National Parks: A Violent Wilderness

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In this video, I take a brief look at the dispossession of Native American lands and the creation of Glacier and Yosemite National Parks. Through these two parks I analyze the often overlooked colonial history of National Parks.


 

Transcript Provided by YouTube:

 

 

00:04
growing up my family never went to
00:07
national parks my first overnight
00:09
backpacking trip wasn’t until the summer
00:12
after my senior year of high school few
00:15
of my friends and I decided to walk six
00:17
miles into a state park only to get hide
00:19
out by a ranger and turned around
00:21
because we were so clearly unprepared
00:24
it’s probably the grocery bag full of
00:26
loose bagels that gave us away but
00:28
despite our general cluelessness the
00:31
trip was awesome
00:32
over the years however as I’ve read and
00:35
hiked more America’s wooded parks began
00:37
to unravel in front of my eyes
00:40
these pleasurable preserves were built
00:42
for people who look like me in the name
00:44
of leisure and eventually created an
00:46
inaccurate vision of a world untouched
00:48
by other humans in reality America’s
00:51
wilderness areas have a turbulent
00:53
history the land of some national parks
00:55
like glacier and Yellowstone was
00:57
obtained through colonialism and
00:59
violence and the history of these parks
01:02
is marred by disregard for treaties and
01:04
a forced removal of people that lived on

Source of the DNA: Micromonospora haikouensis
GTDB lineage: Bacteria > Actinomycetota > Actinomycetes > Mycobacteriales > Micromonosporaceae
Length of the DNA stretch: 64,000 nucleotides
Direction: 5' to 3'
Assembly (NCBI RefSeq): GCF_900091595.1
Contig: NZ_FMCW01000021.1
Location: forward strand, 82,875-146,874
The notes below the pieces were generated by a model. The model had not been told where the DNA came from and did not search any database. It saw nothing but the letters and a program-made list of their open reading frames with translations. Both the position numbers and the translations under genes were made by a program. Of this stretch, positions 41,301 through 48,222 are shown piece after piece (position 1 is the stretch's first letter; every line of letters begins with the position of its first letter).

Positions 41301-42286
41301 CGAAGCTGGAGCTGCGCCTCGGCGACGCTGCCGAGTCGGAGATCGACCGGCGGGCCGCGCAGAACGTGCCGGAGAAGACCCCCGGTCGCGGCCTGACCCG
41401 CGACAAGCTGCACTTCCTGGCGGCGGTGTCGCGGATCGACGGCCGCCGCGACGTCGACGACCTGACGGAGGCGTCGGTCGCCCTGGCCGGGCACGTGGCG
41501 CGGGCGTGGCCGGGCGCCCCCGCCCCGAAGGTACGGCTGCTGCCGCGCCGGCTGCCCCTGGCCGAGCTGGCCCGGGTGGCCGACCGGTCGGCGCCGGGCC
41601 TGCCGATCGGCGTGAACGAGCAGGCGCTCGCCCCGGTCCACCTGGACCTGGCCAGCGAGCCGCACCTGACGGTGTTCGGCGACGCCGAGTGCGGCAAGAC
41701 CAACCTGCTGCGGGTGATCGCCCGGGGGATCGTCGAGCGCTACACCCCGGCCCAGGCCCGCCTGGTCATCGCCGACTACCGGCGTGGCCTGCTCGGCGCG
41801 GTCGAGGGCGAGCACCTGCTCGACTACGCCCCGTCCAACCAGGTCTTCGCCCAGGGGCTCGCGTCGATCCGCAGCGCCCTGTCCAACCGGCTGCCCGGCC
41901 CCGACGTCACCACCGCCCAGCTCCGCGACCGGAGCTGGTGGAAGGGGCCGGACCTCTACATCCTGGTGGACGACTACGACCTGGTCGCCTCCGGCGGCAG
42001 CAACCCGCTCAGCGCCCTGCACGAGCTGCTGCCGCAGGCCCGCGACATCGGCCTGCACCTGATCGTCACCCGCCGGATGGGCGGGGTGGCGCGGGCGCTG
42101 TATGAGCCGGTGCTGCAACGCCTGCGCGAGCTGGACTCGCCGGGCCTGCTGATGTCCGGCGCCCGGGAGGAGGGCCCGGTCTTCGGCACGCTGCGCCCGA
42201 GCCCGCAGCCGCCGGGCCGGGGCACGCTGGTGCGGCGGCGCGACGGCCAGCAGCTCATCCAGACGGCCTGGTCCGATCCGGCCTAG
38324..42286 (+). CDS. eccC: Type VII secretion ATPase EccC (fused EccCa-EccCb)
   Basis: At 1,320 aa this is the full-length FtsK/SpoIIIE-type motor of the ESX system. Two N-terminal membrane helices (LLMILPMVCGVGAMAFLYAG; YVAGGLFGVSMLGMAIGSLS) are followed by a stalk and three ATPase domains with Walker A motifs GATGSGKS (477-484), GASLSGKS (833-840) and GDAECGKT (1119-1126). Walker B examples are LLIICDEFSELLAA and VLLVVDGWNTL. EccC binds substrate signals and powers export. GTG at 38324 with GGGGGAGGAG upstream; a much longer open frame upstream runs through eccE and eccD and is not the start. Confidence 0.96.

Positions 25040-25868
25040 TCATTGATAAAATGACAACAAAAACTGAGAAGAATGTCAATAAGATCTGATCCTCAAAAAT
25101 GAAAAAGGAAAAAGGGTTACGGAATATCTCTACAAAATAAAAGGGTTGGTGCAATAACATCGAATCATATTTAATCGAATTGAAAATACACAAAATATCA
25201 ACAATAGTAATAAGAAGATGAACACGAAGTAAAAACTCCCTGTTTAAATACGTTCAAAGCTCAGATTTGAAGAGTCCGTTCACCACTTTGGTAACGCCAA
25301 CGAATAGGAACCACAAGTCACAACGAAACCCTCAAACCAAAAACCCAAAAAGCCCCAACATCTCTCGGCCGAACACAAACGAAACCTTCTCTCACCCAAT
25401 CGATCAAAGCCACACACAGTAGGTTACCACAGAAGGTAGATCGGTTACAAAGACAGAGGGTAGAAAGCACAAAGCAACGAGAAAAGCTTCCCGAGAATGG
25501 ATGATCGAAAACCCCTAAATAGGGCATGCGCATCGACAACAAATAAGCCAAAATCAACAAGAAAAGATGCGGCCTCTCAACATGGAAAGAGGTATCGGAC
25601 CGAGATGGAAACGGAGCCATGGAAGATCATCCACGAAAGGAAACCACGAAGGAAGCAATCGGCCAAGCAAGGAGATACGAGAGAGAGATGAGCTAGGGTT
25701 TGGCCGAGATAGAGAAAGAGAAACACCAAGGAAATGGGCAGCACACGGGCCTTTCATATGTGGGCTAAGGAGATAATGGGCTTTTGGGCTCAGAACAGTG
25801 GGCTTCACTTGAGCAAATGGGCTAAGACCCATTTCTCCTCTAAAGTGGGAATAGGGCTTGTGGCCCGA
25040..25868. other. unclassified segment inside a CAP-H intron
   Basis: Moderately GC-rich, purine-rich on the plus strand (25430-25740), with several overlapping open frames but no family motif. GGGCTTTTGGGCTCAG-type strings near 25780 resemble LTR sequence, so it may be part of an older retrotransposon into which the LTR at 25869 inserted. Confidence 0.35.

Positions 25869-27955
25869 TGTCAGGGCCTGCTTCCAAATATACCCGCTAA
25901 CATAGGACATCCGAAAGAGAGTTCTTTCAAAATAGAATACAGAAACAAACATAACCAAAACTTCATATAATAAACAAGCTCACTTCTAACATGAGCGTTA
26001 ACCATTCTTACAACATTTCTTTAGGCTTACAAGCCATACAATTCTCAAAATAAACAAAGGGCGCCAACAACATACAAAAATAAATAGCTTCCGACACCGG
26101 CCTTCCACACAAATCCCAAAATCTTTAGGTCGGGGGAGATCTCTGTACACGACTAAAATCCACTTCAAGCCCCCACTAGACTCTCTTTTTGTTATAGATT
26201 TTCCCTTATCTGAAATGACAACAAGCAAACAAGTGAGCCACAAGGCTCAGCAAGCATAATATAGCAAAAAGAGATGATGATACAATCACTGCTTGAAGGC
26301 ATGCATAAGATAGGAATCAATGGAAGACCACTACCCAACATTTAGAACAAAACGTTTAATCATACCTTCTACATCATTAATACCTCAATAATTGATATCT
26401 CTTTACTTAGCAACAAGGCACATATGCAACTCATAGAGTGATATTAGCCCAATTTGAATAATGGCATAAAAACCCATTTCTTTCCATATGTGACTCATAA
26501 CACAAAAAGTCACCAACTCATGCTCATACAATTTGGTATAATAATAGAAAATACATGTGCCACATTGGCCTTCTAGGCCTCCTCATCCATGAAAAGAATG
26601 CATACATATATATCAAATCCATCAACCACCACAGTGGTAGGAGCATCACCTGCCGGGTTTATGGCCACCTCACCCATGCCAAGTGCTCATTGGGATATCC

01:07
the land today I want to look at the
01:08
origins of two national parks in order
01:11
to historically contextualize and
01:13
substantiate these claims in 1895 two
01:16
nations forge an agreement the Blackfoot
01:19
ceded roughly eight hundred thousand
01:21
acres of its land to the United States
01:23
in return for a payment of 1.5 million
01:27
dollars over a 10-year period in
01:29
addition the Blackfoot people were to
01:31
retain hunting and gathering rights on
01:33
the land part of the agreement read as
01:36
follows
01:37
that the said Indians hereby reserved
01:39
and retained the right to hunt ponds
01:41
head lands and to fish in the streams
01:43
they’re up and so long as the same shall
01:46
remain public lands of the United States
01:48
under in accordance with the provisions
01:50
of the game and fish laws of the state
01:53
of Montana
01:54
however this session was not without
01:56
context the Blackfoot nation really a
01:59
collection of four semi independent
02:00
tribes including the north pekin south
02:03
vegan blood and northern Blackfeet was
02:05
very strong in the early night
02:06
century however by 1895 their numbers
02:10
had dwindled roughly 2,000 people
02:12
diseases like smallpox skirmishes with
02:15
other indigenous nations in the United
02:17
States and most importantly the quick
02:20
decline of Buffalo as a result of
02:22
overhunting by mostly white Americans
02:24
force the Blackfoot peoples into a
02:26
corner the Blackfoot were essentially
02:28
pushed into selling parcels of land in
02:31
order to support themselves in the
02:32
absence of Buffalo the agreement with
02:35
the United States forged in 1895 was
02:37
accepted grudgingly by chief white calf
02:39
who stated chief mountain is my head now
02:43
my head is cut off mountains have been
02:46
my last refuge with the establishment of
02:49
Glacier National Park in 1910 however